Here’s How to Apply to Give a TEDx Talk

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In 2019 I was lucky enough to give two TEDx talks. But the end result of the lecture does not reflect the months and possibly even years of work that goes into something like this. With so much work going into a polished end product, it’s easy to overlook the massive rejection, revision of ideas, and memorization that speakers put into their presentation.

Someone recently asked me if I could give them some advice on how to get a TEDx talk. My first question was, “Are you ready to be rejected dozens of times and will you still have the strength to keep going if that happens?”

That’s because some people think it’s as simple as finding your local TEDx event and applying to speak. However, most speakers who get these talks have spent time reading books about TED Talks, watched many talks to learn about the format, content, and pace, and may even have hired a trainer to help them . More often it is a strategic bid process that spans multiple cities or host countries.

See also: 6 Things Successful TEDx Presenters Do to Destroy Every Speaking Appearance

Here are some tips if you’re thinking about giving a TEDx Talk and how to stand out from the crowd.

1. Your first idea is not good enough; Keep pressing

That can be hard to hear, but the thread of an idea you have for a TEDx Talk needs to be worked through. You need a compelling story, ideally in three parts, that stands out from thousands of other presentations. You might start with an idea like “enforce rejection,” but a quick search will reveal that many speakers have covered this topic before. How will yours be different?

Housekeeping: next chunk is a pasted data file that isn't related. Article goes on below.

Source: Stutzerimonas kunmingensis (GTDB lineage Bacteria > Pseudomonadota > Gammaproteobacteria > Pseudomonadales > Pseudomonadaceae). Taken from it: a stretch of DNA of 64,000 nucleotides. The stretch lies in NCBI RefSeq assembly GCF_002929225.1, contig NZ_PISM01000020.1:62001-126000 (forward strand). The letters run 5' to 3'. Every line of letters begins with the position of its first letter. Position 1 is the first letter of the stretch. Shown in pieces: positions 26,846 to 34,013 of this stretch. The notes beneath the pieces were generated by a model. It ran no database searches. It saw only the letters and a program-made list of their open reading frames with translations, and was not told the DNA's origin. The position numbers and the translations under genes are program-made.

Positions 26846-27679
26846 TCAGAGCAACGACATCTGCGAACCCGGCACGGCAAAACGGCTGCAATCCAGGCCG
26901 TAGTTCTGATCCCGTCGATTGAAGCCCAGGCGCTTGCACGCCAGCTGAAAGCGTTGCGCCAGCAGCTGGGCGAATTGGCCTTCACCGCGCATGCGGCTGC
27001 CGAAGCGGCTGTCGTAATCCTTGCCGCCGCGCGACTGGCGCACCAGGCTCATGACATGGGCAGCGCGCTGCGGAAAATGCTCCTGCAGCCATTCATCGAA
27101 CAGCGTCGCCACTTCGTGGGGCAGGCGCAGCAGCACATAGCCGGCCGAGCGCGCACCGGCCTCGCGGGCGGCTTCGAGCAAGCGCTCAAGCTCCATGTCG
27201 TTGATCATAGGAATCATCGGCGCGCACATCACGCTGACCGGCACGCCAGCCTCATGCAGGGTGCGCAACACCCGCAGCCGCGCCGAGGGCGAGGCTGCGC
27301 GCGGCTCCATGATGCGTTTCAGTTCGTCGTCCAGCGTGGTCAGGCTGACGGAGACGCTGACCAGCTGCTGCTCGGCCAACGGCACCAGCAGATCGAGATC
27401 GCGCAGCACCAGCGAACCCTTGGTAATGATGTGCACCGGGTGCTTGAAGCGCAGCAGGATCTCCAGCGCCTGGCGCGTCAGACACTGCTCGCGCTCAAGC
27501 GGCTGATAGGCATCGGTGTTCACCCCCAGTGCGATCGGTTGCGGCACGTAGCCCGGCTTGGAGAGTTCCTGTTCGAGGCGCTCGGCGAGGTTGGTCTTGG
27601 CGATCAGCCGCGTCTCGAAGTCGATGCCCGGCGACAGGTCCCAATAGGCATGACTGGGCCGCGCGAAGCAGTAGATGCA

Local organizers will skip your application if you don’t push the concept further. As you advance, they’ll definitely ask what makes your presentation different, so you need to be prepared to talk about it.

Check out other TEDx videos in your field and beyond. Use this to note what you like and what other speakers don’t like and notice how they divided their idea into 2-3 ideas throughout the presentation.

2. Brainstorm your idea in three parts

Most conversations start with a clear hook but include 2-3 sections of content ideas. This helps provide a flow of the whole talk and makes it easier for you to remember better in the future by thinking about 2-3 main points you will be making in the talk.

My idea for my first talk was simply my title “The Future is Freelancing”. My argument has been that the freelance revolution is already gaining momentum and that it has plenty of power for both those looking for a career change and for small, medium and large businesses to scale faster by leveraging freelance talent.

That’s a nugget of an idea, but it’s not a conversation.

Working on my idea took me to the next level:

  • Part 1: Freelancing is the future, and the numbers back it (sharing my own story, but also delving into the number of freelancers in the US and how many are making six figures.) The goal of this section is to introduce myself and show that Audiences how freelancers are on the rise.
  • Part 2: People don’t take freelance seriously as a career, which means a lot of people with very little background knowledge on how to build a successful freelance business fall into it. In this section, the goal was to debunk four myths surrounding freelancing.
  • Part 3: Explain how to work as a freelancer using real life examples of people who have modeled their business in different ways. The aim is to show who this might or might not be for.